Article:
Can you catch the flu on a plane?

Winter is fast approaching; the days are becoming shorter and the nights longer. And with it, the flu season is making its comeback. It is often thought that an aircraft’s ventilation system makes you more prone to picking up the flu. However, this is not quite the case. On launching the flu jab this year, several questions regarding the flu reached me, as a doctor, at KLM Health Services:

1. What causes the flu?

Influenza (commonly known as the flu) is a viral infection of the respiratory system caused by influenza viruses. In the northern hemisphere, the peak period for the flu is from November to March. In the southern hemisphere, the peak period is from May to September.
The most common symptoms are:
– Acute onset of symptoms
– Fever
– Upper respiratory infection (a cold, muscle ache, headache, fatigue and general illness).

is usually through the respiratory system (droplets containing the virus carried by air or aerogenic transmission). Very few droplets containing the virus are needed for someone to become ill. Infection through direct contact (kissing and shaking hands) is also possible, but then more viruses are needed to actually become ill, aside from survival of the virus outside the body. It takes one to five days to actually becoming ill after being infected with the virus.

The survival of the virus also depends on humidity, temperature and UV radiation (sunlight). The virus survives its best under cold and dry conditions, such as in winter. Sunlight makes the virus become inactive. This explains why you are more susceptible to the flu during the winter season, when it is colder and less sunny. And besides that you tend to spend time indoor and closer to one another. You can read more about the flu here.

2. Do you catch flu quicker because of an aircraft’s ventilation system?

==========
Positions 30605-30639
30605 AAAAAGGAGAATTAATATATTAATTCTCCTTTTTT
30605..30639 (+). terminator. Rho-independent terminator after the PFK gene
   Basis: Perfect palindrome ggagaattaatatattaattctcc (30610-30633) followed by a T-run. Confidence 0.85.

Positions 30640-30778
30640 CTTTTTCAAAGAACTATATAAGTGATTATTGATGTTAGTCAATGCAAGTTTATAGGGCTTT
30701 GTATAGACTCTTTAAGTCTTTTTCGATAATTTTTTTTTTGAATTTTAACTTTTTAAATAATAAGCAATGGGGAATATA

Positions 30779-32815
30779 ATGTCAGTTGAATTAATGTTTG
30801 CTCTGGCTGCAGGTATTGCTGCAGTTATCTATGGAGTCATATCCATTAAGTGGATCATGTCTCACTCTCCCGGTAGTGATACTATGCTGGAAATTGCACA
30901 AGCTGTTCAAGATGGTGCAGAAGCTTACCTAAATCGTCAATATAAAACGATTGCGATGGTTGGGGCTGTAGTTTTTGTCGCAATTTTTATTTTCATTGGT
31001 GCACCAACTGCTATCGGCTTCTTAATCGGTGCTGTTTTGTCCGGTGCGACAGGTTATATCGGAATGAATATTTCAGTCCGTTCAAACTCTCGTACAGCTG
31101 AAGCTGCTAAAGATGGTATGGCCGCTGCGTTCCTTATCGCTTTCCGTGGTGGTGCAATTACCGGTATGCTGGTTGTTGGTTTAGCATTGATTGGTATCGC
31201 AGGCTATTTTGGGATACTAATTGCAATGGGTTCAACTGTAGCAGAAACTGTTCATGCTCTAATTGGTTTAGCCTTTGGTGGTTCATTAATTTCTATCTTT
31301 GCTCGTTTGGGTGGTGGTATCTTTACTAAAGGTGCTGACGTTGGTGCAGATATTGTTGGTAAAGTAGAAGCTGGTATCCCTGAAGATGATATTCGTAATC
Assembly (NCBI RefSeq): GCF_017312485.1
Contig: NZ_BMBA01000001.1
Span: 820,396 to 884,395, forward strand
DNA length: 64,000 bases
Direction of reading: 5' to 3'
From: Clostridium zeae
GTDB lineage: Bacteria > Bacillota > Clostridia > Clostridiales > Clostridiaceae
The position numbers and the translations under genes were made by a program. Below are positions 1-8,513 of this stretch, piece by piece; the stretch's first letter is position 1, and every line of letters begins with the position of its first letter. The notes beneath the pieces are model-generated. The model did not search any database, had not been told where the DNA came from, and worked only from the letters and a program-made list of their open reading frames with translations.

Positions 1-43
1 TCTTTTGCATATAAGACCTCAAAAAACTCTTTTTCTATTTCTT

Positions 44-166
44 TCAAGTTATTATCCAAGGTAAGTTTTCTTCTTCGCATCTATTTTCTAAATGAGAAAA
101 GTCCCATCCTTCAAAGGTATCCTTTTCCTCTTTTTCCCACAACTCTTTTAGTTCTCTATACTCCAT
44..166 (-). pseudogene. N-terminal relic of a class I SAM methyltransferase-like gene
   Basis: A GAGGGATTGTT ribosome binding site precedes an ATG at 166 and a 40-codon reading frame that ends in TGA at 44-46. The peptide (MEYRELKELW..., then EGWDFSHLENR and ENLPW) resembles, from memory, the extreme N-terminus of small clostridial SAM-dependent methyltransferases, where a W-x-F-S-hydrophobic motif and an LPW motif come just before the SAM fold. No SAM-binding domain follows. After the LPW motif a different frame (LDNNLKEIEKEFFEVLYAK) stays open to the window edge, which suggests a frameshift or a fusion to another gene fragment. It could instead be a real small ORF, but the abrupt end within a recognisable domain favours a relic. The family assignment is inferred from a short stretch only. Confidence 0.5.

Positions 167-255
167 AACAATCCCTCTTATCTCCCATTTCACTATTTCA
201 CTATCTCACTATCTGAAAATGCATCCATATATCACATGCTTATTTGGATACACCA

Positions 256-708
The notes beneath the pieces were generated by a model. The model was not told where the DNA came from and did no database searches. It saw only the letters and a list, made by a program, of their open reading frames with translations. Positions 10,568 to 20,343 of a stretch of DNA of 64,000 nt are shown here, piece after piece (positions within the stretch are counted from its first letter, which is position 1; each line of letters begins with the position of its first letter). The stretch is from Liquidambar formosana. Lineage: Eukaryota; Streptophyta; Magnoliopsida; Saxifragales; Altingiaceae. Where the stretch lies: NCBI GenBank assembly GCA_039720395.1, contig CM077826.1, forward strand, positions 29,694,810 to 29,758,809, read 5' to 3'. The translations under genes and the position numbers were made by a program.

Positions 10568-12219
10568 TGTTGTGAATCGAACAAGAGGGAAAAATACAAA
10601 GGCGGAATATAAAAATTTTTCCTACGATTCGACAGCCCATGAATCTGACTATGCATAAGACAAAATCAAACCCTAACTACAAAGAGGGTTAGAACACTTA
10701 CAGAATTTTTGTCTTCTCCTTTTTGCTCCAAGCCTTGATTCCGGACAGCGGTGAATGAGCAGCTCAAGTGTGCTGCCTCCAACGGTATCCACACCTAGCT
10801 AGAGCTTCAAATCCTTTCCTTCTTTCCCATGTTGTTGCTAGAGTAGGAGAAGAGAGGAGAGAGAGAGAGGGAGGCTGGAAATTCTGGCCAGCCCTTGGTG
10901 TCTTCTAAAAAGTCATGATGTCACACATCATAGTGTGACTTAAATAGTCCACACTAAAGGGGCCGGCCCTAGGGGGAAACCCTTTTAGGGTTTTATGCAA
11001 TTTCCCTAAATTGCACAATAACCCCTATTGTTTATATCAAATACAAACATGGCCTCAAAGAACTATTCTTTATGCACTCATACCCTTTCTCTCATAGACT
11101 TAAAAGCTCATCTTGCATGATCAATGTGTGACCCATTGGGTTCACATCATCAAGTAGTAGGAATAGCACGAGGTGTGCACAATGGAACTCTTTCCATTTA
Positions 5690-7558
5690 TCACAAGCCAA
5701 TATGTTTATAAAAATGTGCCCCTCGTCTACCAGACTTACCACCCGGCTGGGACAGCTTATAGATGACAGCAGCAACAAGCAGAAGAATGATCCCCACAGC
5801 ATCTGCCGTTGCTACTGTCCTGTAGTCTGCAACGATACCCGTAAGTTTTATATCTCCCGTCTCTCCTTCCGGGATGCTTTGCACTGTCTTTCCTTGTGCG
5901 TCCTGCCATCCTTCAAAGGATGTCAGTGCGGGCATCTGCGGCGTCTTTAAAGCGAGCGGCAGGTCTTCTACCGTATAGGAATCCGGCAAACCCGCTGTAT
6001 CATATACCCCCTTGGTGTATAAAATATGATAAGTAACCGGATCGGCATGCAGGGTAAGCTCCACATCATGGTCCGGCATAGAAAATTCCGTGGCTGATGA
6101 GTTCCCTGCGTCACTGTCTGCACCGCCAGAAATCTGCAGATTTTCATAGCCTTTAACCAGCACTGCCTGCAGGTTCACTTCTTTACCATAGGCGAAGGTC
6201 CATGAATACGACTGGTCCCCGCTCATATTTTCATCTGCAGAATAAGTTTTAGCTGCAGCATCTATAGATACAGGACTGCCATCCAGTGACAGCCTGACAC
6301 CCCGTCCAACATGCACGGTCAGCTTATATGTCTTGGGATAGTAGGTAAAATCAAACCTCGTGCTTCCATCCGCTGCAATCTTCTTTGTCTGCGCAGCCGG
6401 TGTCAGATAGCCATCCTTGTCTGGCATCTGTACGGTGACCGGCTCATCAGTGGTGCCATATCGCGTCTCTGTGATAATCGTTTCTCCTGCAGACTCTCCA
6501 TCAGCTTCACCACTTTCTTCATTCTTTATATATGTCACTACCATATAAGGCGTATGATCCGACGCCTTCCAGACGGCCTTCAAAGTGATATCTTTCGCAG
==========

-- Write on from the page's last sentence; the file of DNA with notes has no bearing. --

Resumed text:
Air circulation in an aircraft takes place vertically, from top (the passengers’ heads) to bottom (leaving through openings at floor level) and not from front to back as often thought.

Source: IATA Medical Manual 2018

The air is refreshed every two to three minutes. Half of the air in an aircraft comes from the outside. This air is specially filtered. The other half of the air in the cabin is reused after being thoroughly filtered. Carbon dioxide (CO2) and microorganisms such as bacteria are then removed via this filter system. The air on board an aircraft is generally much cleaner than the air in buildings or in public transport on the ground.

However, the air in an aircraft is very dry. When humidity is low, the mucus of your nose and throat may become dry, and your immune system can be less effective at those points. We then become more prone to bacteria and viruses. Make sure you stay hydrated!

Catching the flu on board is therefore not directly related to the air circulation. Sitting close to one another can contribute towards catching the flu. The risk is not higher than in other forms of public transport and other public areas on the ground.

Be sure to take the necessary precautions:

– Wash your hands frequently
– Drink sufficiently (not containing alcohol and caffeine)
– Use paper tissues
– Avoid touching your nose and mouth as far as possible

3. The flu jab

In each hemisphere, each year the influenza vaccine is composed based on the most recent epidemiological data from the WHO. Shortly before the flu season starts, the vaccine becomes available. Both the northern and southern hemisphere differ in the composition of the vaccine.

In the Netherlands, certain medical risk groups (including the over-65s and anyone with a serious long-term health condition) are advised to take the vaccination.

If you are a frequent (business) traveller, you may consider taking the flu jab. Again not because of the air quality on the plane. It is true that as a frequent traveller, you may be exposed more frequently to a broader range of viruses, including influenza viruses. Sleep deprivation caused by jetlag, environmental temperature changes, different climates, other kinds of food and possibly stress, asks a lot of your own immune system. For this reason, I would advise you to take the vaccination to prevent complications of the flu. The flu jab is also available at our Travel Clinics.

Take good care of yourself and prevent the flu.

Posted by:   Didi Aaftink  | 
Join the conversation Show comments


This was a super informative and thorough answer. A dab of vicks or saline solution in nostrils helps too. Thank you.

Dr. Thiemo Veneman, MD, PhD

Bottomline is: flying doen increase the risk of catching the flu.

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